After President Donald Trump marked his first hundred days in office, members of the House and the Senate are allegedly holding private conversations about the possibility of removing him from office, a report claims. The lawmakers, according to the report by the New Yorker's Evan Osnos, are assessing Trump's chances of lasting a full term amid ongoing scandals and congressional investigations into alleged connections with Russia. They are also considering how he could be removed from office if the need arises.
According to Osnos, sources with knowledge of allegedly ongoing talks said that members of Congress are looking at how Trump could be removed by impeachment or through the 25th Amendment which allows for a president to be removed if he is found unfit to continue performing his duties. Section IV of the 25th Amendment allows a majority of the president's Cabinet and his vice president, or a body, such as a panel of medical experts appointed by Congress, to declare the president unfit and depose him.
"Whenever the Vice President and a majority of either the principal officers of the executive departments or of such other body as Congress may by law provide, transmit to the President pro tempore of the Senate and the Speaker of the House of Representatives their written declaration that the President is unable to discharge the powers and duties of his office, the Vice President shall immediately assume the powers and duties of the office as Acting President."However, a two-thirds in the House and the Senate is required to uphold the decision to remove the president within 21 days; otherwise power and authority of office transfers back to the president automatically.
"This is a conversation that people are having around the dinner table. It is [a discussion] people have at the office, members of Congress are talking about it in private and the question is very simple: is this a president who is able to do the job and is able to go the distance?" Osnos told Lawrence O'Donnell on MSNBC's The Last Word.
"This is a president who is beset by doubts of a completely different order of any president we've seen as long as we've been looking at this question," Osnos said, according to the Independent. "The truth is that there are people having an active conversation about whether or not he'll last."
Osnos also noted that some members of the Congress involved in the alleged discussions warned that Trump could spark a "constitutional crisis" by refusing to co-operate with ongoing congressional investigations into his alleged links with Russian intelligence operatives who interfered in the 2016 general election. Others admitted that they expected Trump to refuse to cooperate, according to Osnos.Already some observers are assessing the chances that Trump would be removed from office based on the current status of ongoing investigations into his alleged inappropriate contacts with Russia. Osnos claimed that he spoke with several members of the House and Senate, officials, and some Trump aides, and many agreed that the chances of impeachment were considerably high.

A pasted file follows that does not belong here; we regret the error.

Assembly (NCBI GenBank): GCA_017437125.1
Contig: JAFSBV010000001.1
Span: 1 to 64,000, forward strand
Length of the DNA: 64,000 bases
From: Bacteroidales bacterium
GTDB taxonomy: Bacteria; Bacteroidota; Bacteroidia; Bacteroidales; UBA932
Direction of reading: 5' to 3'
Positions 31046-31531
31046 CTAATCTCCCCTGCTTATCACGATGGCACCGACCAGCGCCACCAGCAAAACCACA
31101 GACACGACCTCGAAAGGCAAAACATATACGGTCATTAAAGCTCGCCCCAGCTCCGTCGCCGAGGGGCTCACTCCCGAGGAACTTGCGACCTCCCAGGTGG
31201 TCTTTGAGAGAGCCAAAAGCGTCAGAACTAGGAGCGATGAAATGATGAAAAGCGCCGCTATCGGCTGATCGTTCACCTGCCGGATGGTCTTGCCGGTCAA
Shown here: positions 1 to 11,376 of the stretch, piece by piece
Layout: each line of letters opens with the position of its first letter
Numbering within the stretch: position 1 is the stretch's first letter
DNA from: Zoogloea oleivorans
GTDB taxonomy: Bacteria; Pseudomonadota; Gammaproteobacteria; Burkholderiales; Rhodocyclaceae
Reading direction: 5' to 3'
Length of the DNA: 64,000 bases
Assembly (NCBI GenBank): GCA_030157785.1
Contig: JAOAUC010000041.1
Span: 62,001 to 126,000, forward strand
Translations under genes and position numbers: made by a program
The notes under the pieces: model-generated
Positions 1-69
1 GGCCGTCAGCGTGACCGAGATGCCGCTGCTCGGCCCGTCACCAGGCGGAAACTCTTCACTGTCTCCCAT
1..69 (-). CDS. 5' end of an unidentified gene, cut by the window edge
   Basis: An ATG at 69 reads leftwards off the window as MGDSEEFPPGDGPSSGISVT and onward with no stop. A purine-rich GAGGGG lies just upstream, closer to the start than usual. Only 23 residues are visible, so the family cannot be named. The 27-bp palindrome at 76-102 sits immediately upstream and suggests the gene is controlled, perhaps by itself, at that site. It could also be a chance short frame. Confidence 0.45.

William Kristol, a former chief of staff to former Vice President Dan Quayle under President George H.W. Bush, estimated the chances of Trump being removed from office as high as 50 percent.
"It's somewhere in the big middle ground between a 1 per cent [chance] and 50. It's some per cent. It's not nothing.""I believe that invoking Section 4 of the 25th Amendment is no fantasy but an entirely plausible tool -- not immediately, but well before 2020," said Laurence Tribe, a Harvard law professor and constitutional expert.
The Inquisitr reported in March that Tribe argued Trump could be impeached if he is found to have falsely accused former President Barack Obama of "wiretapping" his Trump Tower phones during the 2016 general election period. According to Tribe, Trump could be impeached if he is found to have acted with reckless disregard for truth and used his position to accuse Obama of an impeachable felony while pretending that he obtained the information from official security sources, the Inquisitr reported.
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